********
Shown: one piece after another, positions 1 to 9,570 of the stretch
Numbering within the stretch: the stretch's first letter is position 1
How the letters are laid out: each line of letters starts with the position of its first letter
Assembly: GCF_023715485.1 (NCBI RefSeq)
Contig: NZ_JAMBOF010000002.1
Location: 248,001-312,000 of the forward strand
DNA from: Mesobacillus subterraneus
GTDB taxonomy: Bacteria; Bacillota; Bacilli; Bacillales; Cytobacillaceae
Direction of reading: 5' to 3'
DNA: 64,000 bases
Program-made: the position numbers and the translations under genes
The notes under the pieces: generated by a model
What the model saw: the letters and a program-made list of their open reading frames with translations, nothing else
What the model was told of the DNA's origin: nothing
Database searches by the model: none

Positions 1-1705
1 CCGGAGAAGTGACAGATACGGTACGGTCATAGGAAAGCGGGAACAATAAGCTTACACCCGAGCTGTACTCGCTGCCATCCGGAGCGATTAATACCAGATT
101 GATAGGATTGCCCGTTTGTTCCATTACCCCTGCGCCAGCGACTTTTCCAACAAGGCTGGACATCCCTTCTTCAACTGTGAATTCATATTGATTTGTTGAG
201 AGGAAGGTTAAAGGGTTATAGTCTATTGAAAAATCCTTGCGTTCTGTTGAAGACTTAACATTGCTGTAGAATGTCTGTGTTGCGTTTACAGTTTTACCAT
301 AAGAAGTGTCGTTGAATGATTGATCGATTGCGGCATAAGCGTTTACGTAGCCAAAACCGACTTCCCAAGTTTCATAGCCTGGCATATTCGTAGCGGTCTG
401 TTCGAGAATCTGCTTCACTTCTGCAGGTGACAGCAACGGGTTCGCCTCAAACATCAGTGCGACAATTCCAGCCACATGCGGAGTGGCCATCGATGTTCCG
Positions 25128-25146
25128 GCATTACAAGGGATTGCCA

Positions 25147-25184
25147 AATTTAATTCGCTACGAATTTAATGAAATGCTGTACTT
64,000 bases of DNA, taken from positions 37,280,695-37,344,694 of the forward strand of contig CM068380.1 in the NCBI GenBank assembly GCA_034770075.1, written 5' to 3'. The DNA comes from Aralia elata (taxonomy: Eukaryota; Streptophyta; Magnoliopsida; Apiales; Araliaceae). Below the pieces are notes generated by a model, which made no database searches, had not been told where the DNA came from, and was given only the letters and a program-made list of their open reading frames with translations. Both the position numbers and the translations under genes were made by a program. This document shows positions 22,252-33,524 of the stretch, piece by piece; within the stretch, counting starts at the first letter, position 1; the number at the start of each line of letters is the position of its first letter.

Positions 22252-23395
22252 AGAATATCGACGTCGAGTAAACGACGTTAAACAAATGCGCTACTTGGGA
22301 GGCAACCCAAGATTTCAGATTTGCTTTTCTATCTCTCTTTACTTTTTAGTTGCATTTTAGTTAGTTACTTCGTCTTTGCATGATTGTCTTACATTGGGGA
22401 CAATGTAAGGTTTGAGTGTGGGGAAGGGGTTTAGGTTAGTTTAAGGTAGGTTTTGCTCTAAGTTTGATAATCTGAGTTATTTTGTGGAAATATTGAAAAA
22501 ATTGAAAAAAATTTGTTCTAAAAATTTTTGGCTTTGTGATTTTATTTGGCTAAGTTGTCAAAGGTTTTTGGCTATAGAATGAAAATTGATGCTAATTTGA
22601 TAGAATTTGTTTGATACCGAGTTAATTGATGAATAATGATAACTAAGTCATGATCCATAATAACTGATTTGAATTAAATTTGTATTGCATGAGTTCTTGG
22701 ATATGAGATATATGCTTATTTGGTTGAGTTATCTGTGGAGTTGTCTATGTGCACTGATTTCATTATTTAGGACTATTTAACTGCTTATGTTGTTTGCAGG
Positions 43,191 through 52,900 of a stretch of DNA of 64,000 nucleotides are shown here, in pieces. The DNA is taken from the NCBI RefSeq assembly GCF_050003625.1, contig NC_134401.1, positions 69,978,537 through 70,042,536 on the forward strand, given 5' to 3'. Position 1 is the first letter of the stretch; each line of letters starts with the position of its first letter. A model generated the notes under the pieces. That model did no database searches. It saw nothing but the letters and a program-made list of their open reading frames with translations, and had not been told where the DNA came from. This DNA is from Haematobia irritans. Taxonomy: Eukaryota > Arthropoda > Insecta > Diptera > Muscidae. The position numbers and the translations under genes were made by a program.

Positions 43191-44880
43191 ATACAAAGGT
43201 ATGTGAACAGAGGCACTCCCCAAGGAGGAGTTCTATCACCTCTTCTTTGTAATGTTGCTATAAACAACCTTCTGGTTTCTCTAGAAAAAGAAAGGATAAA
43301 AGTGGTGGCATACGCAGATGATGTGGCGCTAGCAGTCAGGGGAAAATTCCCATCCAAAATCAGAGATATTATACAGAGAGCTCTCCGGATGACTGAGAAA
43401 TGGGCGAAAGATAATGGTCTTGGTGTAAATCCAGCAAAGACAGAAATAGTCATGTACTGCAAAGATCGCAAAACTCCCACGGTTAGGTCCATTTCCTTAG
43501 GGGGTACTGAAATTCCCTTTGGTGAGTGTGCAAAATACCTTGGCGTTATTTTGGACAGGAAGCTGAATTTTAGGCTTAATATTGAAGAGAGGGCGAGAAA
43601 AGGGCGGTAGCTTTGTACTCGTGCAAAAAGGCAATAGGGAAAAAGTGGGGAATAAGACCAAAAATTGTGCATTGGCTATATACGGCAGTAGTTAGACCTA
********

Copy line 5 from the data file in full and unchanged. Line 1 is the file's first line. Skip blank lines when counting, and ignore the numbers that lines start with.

Contig: NZ_JAMBOF010000002.1